The Causes and Effects of the Seminole Wars – Notes

SS.4.A.3.10: Identify the causes and effects of the Seminole Wars.

Resources:
Romans’ General Map of the Southern British Colonies (ca. 1776)
Romans’ General Map of the Southern British Colonies (ca. 1776)

Map of the Forbes Purchase (ca. 1817)
Map of the Forbes Purchase (ca. 1817)

Map of Florida by H.S. Tanner (1823)
Map of Florida by H.S. Tanner (1823)

Map of Florida by Anthony Finley (1831)
Map of Florida by Anthony Finley (1831)

Map of the Seat of War in Florida, created by order of General Zachary Taylor (1839)
Map of the Seat of War in Florida, created by order of General Zachary Taylor (1839)

General Map of the United States by Henry D. Rogers (1857)
General Map of the United States by Henry D. Rogers (1857)

South Portion of Florida by Asher Adams (1873)
South Portion of Florida by Asher Adams (1873)

Works Progress Administration Map of Seminole Camps (ca. 1940)
Works Progress Administration Map of Seminole Camps (ca. 1940)

(Slide One)

This lesson plan uses maps to teach students about the causes and effects of the Seminole Wars.

(Slide Two)

The resources for this lesson are: a 1776 map of the southern British colonies; (Slide Three) an 1817 map of the Forbes Purchase; (Slide Four) an 1823 map of the Florida territory; (Slide Five) an 1831 map of the Florida territory; (Slide Six) an 1839 map of villages, battles, and forts during the Second Seminole War; (Slide Seven) an 1857 map of the eastern United States; (Slide Eight) an 1873 map of south Florida; (Slide Nine) and a 1940 map of south Florida.

(Slide Ten)

The Seminoles migrated into Florida in the 1700s. They lived in the northern and central parts of the state.

(Slide Eleven)

There were three main causes of the Seminole Wars: disputes over land, trade, and slavery.

The U.S. wanted the land on which the Seminoles lived, but the Seminoles did not want to leave.

The U.S. wanted the Seminoles to trade only with the Americans and not with other countries.

Escaped slaves fled to Florida and joined the Seminoles. The U.S. wanted the Seminoles to return slaves to their owners.

In the tense climate created by these issues, several events led to the outbreak of wars between the Seminoles and the U.S.

(Slide Twelve)

For example, in 1816, American soldiers destroyed a fort on the Apalachicola River, known as the “Negro Fort.”

Inside the fort were blacks and Native Americans who wanted to stop Americans from taking their land. Many of these people died when the Americans destroyed the fort.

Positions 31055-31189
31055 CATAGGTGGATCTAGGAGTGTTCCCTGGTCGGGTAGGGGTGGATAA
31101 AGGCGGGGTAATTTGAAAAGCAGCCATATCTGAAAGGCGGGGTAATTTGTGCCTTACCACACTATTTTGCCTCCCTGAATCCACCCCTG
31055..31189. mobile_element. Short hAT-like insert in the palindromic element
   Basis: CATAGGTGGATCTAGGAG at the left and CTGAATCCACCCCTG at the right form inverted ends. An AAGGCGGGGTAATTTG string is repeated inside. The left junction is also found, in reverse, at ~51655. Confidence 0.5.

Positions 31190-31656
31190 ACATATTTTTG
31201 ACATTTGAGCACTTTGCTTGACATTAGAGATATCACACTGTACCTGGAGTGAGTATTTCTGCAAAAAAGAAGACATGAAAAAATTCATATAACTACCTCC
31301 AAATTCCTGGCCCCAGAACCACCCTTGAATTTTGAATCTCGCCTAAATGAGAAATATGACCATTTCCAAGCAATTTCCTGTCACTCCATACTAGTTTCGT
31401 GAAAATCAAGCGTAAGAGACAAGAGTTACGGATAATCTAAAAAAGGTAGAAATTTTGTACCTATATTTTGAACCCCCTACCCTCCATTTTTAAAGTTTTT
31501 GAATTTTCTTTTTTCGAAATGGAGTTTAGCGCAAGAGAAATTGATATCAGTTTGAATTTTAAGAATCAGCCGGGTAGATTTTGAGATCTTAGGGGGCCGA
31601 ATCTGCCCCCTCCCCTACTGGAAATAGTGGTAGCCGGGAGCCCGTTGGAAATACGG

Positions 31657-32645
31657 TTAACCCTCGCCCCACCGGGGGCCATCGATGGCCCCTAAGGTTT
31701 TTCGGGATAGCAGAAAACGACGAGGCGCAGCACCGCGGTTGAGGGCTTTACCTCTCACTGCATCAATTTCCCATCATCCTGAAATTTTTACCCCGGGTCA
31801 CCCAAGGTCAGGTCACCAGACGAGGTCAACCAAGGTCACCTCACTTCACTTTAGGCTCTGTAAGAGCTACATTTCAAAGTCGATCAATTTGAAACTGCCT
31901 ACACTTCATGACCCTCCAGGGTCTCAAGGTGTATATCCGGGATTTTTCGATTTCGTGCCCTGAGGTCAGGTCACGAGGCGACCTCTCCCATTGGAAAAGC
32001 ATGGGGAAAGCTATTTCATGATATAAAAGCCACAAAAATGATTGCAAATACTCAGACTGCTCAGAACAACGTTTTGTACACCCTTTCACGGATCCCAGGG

(Slide Thirteen)

In 1817-1818, conflict broke out along the Florida-Georgia border. General Andrew Jackson invaded Spanish Florida to put down the uprising. His army destroyed Seminole and black villages across northern Florida. Jackson also attacked Pensacola before he left Florida. This conflict is known as the First Seminole War.

(Slide Fourteen)

Spain sold Florida to the U.S. in 1821 for $5 million. At the time, the U.S. wanted to sign an agreement with the Seminoles to take their land in North Florida.

This treaty, called the Treaty of Camp Moultrie, forced the Seminoles to move to a reservation in Central Florida. The reservation is indicated on this map by the large green shape in Central Florida. Many Seminoles opposed the treaty.

(Slide Fifteen)

In 1830, Congress passed the Indian Removal Act. This Act required Native Americans living in the southeast to move to the Indian Territory west of the Mississippi River.

The Indian Removal Act led to the Treaty of Paynes’s Landing between the U.S. and the Seminoles. The treaty required that the Seminoles send their leaders to the Indian Territory to examine the land assigned to them.

During their trip West, U.S. officials forced the Seminoles to sign an agreement called the Treaty of Fort Gibson. This treaty required the Seminoles to leave Florida by 1835.

(Slide Sixteen)

Most Seminoles opposed these treaties and fought back against the U.S. The Second Seminole War started in December 1835 when warriors attacked U.S. troops on the road from Fort Brooke (Tampa) to Fort King (Ocala). This battle, known as Dade’s Battle, was the first in a war that lasted seven years and cost the U.S. government an estimated $40 million.

(Slide Seventeen)

During the Second Seminole War, the U.S. Army captured Seminoles and sent them to the Indian Territory.

The Seminoles’ Trail of Tears went from Tampa (Fort Brooke) to New Orleans and then up the Mississippi River to the Indian Territory. By the end of the Seminole Wars, more than 4,000 Seminoles and Black Seminoles were deported to the Indian Territory.

(Slide Eighteen)

When the Third Seminole War ended in 1858, less than 200 Seminoles remained in Florida. They had to adjust their way of life to survive in South Florida.

By the late 1800s, American settlers occupied much of the land that used to belong to the Seminoles.

(Slide Nineteen)

Settlers built towns and cities, roads and bridges. They also started farms. The impact of settlers changed the environment of South Florida. Farmers drained wetlands and polluted the environment with pesticides. Cities and towns took over the forests and swamps.

If you look at current maps of Florida, you’ll see that many place names come from the Seminole Wars.

For example, Tallahassee, Okeechobee, Loxahatchee, and Caloosahatchee are all Muscogee-language terms, the language spoken by Seminoles.

Cities like Gainesville and Jacksonville are named for Seminole War generals. Cities like Fort Lauderdale, Fort Myers, and Fort Pierce were all founded during the Seminole Wars.

The Florida of today was created by the causes and effects of the Seminole Wars.